Things are a bit wobblier out in space than researchers thought.
A deep-sky survey by the Hubble Space Telescope gathered observations of distant galaxy clusters, in which as many as thousands of individual galaxies orbit a common center. Among 10 of those clusters, researchers found that the very brightest galaxies wobbled in their movements around the cluster center, when they should have been steady.
This finding comes as a surprise because models suggest that these bright galaxies should have become steady over time, thanks to the gravitational influence of dark matter, according to a statement from the European Space Agency. Dark matter is the invisible stuff that makes up about 80 percent of the mass in the universe, but scientists don't know what it's made of. True to its name, dark matter does not radiate, absorb or block light and is therefore completely invisible; it can be detected, however, by its gravitational influence on structures like galaxy clusters.
Massive galaxy clusters are thought to form through a process of accumulation, such that smaller clusters can merge together in somewhat violent collisions. These clusters have dense cores that each contain what is known as the "brightest cluster galaxy" or BCG, which likely becomes extremely bright because it accumulates stars in those collisions.
The mergers can also cause the BCGs to wobble, but the predominant theory of dark matter predicts that "once a galaxy cluster has returned to a 'relaxed' state after experiencing the turbulence of a merging event, the BCG does not move from the cluster’s center. It is held in place by the enormous gravitational influence of dark matter," according to the statement.
But the researchers found that the BCG's continued to wobble after they should have stabilized.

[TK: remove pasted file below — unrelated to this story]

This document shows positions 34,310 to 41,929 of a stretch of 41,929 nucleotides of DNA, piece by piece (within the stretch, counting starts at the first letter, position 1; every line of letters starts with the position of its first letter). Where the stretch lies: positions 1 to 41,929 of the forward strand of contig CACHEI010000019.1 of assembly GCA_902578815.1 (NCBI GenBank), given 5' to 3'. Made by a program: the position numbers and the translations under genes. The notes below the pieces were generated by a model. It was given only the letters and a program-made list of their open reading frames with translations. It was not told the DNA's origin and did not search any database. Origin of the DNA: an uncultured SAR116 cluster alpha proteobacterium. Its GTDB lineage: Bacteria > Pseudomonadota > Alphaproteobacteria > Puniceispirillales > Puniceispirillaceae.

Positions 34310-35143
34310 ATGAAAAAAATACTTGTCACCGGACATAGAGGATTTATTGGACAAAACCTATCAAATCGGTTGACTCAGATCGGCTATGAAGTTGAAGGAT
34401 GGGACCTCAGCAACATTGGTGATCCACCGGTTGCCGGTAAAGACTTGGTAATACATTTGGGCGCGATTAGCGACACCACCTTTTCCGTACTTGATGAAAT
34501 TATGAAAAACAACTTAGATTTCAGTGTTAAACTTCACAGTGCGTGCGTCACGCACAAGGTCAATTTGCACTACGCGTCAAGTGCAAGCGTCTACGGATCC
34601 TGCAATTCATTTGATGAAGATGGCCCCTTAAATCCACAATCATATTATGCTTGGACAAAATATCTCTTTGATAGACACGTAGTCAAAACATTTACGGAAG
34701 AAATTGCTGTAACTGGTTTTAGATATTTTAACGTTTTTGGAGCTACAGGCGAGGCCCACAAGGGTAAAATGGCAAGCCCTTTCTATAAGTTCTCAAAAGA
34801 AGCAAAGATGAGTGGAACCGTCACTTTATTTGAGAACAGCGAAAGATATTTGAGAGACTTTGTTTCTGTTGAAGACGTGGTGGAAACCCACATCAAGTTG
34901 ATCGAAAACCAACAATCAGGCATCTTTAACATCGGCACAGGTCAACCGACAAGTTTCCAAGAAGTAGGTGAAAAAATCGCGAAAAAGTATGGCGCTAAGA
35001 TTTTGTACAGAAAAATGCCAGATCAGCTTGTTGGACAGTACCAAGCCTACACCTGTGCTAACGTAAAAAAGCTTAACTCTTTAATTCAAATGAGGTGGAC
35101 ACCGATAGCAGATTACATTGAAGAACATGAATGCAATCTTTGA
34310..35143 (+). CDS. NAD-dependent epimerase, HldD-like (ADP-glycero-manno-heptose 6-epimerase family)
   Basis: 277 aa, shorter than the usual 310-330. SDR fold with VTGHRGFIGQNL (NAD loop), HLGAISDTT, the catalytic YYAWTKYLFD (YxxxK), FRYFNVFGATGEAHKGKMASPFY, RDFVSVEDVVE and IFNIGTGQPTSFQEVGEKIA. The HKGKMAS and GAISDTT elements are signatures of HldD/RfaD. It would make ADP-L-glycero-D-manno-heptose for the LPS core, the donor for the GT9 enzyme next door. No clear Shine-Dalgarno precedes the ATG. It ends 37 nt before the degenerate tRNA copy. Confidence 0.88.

"In other words, the centre of the visible parts of each galaxy cluster and the centre of the total mass of the cluster — including its dark matter halo — are offset, by as much as 40 000 light-years," officials said in the statement.
So, what's causing the extended wobble? The researchers said they aren't sure, but they argued in the statement that if the observations are confirmed they could present a serious challenge to the dark matter theory.
A paper describing the results appears in the Proceedings of the Royal Astronomical Society journal, and the authors note that the Euclid spacecraft, which will map the distribution of dark matter in the universe, will be able to investigate the issue further. The European Space Agency is aiming to launch Euclid at the end of 2020.
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Calla Cofield joined Space.com's crew in October 2014. She enjoys writing about black holes, exploding stars, ripples in space-time, science in comic books, and all the mysteries of the cosmos. Prior to joining Space.com Calla worked as a freelance writer, with her work appearing in APS News, Symmetry magazine, Scientific American, Nature News, Physics World, and others. From 2010 to 2014 she was a producer for The Physics Central Podcast. Previously, Calla worked at the American Museum of Natural History in New York City (hands down the best office building ever) and SLAC National Accelerator Laboratory in California. Calla studied physics at the University of Massachusetts, Amherst and is originally from Sandy, Utah. In 2018, Calla left Space.com to join NASA's Jet Propulsion Laboratory media team where she oversees astronomy, physics, exoplanets and the Cold Atom Lab mission. She has been underground at three of the largest particle accelerators in the world and would really like to know what the heck dark matter is. Contact Calla via: E-Mail – Twitter